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April sees modest recovery after melting snow

2 May 18 The monthly survey of construction purchasing managers indicates an ‘underwhelming’ recovery in construction output following the weather-related disruptions in March.

House-building was once again the driver, seeing robust growth in April. Elsewhere there are signs of fragility, with total new work rising only marginally in April.

April was the first month of 2018 to show any growth in new business, according to the IHS Markit/CIPS survey.

At 52.5 in April, the seasonally adjusted construction Purchasing Managers’ Index (PMI) picked up sharply from the 20-month low seen in March (47.0). The latest reading was the highest since November 2017 and, with anything over 50.0 indicating growth, April’s 52.5 score signalled moderate expansion of overall construction output.

Residential work grew at its strongest rate since May 2017, with activity resuming as soon as March’s snow melted.

Weather-related improvements were also seen for commercial building and civil engineering activity, with both areas recording a modest return to growth after marked declines in the previous month.

The survey also revealed a renewed rise in new order volumes across the construction sector. However, the rate of new business expansion was only marginal. Anecdotal evidence once again cited heightened economic uncertainty and subdued confidence among clients. In some cases, construction firms noted that a knock-on impact from unusually bad weather conditions had contributed to delays with sales completions during the month.

Supply chain pressures remain, with low stocks and shortages of transport capacity contributing to another sharp lengthening of delivery times for materials.  However, input cost inflation was unchanged from the 20-month low seen in March. Reports from survey respondents suggested that higher fuel costs and increased prices for steel-related inputs were key factors pushing up operating expenses in April.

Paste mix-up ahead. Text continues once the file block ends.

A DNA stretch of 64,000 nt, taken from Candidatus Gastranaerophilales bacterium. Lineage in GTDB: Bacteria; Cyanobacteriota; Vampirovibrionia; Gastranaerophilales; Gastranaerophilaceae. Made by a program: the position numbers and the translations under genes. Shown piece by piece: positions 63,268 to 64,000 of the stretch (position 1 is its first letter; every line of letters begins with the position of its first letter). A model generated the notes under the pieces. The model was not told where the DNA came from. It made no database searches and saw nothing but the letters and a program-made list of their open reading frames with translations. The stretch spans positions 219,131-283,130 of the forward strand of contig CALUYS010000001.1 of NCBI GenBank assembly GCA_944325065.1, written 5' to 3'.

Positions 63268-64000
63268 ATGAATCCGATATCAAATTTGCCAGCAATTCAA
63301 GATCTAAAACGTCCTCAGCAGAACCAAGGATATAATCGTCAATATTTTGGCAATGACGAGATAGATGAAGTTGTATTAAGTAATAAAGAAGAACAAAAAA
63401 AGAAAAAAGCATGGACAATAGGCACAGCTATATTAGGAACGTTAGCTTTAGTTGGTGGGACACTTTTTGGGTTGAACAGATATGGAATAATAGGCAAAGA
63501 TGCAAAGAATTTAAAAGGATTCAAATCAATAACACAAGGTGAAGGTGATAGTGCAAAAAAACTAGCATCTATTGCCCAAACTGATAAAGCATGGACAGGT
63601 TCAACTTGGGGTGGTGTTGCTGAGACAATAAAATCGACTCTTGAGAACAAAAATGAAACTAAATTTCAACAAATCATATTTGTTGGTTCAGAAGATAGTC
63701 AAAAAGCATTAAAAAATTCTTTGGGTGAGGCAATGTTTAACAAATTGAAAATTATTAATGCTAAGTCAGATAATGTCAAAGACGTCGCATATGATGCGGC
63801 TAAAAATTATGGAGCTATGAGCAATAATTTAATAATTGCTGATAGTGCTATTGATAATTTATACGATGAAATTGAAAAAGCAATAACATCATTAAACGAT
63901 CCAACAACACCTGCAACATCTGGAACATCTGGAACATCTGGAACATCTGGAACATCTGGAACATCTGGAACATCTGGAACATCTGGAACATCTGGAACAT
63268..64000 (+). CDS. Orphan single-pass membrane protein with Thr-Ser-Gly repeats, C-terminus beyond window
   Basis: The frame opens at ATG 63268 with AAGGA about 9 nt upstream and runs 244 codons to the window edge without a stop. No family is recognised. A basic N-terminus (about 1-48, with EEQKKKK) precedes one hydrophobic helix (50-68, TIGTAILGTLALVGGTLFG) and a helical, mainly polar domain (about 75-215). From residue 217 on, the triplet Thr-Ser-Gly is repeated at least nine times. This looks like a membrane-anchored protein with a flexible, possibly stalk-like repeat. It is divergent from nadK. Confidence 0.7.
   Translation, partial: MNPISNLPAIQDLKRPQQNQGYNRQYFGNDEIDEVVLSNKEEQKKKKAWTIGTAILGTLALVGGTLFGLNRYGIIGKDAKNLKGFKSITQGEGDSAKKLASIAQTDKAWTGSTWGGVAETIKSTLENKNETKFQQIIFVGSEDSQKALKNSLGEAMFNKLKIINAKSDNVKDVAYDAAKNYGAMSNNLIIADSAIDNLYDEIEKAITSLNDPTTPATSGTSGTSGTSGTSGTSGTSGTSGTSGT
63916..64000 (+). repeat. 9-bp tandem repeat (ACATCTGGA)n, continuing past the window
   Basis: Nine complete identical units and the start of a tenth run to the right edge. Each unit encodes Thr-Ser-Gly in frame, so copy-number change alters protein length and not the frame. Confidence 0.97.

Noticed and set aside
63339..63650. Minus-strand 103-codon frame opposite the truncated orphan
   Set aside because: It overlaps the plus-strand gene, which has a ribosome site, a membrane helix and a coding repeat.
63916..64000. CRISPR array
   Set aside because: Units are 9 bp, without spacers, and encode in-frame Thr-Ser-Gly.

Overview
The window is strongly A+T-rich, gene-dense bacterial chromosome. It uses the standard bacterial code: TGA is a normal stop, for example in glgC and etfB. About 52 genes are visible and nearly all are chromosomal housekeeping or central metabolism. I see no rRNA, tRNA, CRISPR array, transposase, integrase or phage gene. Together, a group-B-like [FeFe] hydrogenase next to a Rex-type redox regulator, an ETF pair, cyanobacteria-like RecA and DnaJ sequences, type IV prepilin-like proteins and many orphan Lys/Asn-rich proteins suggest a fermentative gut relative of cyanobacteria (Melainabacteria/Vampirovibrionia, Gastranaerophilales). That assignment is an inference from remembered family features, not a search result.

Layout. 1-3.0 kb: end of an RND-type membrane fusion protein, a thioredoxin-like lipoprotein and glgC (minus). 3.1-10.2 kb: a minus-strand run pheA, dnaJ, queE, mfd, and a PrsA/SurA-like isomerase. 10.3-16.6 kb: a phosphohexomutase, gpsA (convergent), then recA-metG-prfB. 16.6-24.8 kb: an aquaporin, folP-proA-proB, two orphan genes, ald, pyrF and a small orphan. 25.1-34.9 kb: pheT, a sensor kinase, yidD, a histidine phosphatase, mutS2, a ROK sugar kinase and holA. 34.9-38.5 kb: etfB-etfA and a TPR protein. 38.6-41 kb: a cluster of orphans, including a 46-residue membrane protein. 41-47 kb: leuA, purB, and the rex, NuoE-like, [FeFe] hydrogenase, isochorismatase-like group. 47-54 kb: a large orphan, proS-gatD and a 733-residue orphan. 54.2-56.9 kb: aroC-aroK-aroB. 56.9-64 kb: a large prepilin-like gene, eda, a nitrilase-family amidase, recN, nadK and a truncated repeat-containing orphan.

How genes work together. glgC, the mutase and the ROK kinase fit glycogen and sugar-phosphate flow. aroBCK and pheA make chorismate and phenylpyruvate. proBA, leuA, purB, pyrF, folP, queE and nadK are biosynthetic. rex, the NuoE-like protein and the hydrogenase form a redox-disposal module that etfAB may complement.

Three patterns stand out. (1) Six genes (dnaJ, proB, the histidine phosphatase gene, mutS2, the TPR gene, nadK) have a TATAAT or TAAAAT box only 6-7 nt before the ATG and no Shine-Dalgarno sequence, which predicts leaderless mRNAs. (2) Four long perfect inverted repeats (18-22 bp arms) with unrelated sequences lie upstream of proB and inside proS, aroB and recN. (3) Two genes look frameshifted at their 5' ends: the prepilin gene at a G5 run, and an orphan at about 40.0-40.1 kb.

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Tim Moore, associate director at IHS Markit and author of the survey, said: “A rebound in construction activity was pretty well inevitable after snowfall resulted in severe disruptions on site during March. House building led the way, with growth in April among the strongest seen over the past two-and-a-half years. However, the picture was less positive in other areas of construction, with commercial building and civil engineering work rising only marginally.

“While temporary factors make it difficult to gauge underlying momentum, the recovery from March’s low point is somewhat underwhelming and provides an indication that the construction sector has been treading water at the very best in recent months.

“A consistent theme so far this year has been fragile demand conditions and subdued volumes of incoming new work. Survey respondents noted that heightened economic uncertainty continued to hold back construction growth in April, with risk aversion among clients leading to delays with spending decisions on new projects.”

Duncan Brock, a director at the Chartered Institute of Procurement & Supply, said: “April’s data provides some relief after last month’s weather disruption, especially for the housing sector after a lacklustre few months. However, economic uncertainty and Brexit-related indecision continue to lurk beneath the surface as obstacles to the construction sector’s stability. New orders remain too few and far between, with just a small improvement in the level of extra work reported this month.

“The effects of the previous month’s bad weather were echoed in April as supply chains stayed under the cosh again. Besieged by raw material stock shortages and capacity difficulties, suppliers tried to catch up on their delivery commitments with limited success. Transportation times were still lengthy for construction materials for projects already in the pipeline.

“There were some positives reported by construction firms in April as optimism rose to its highest level since May 2017 and an increase in workforces was reported in anticipation of a better second quarter of the year. What the sector needs now is more widespread client confidence and big ticket projects to follow suit. House building at least seems to be moving in the right direction, and by achieving its fastest rate of growth since May 2017 it has gone from a laggard to a construction leader again.”

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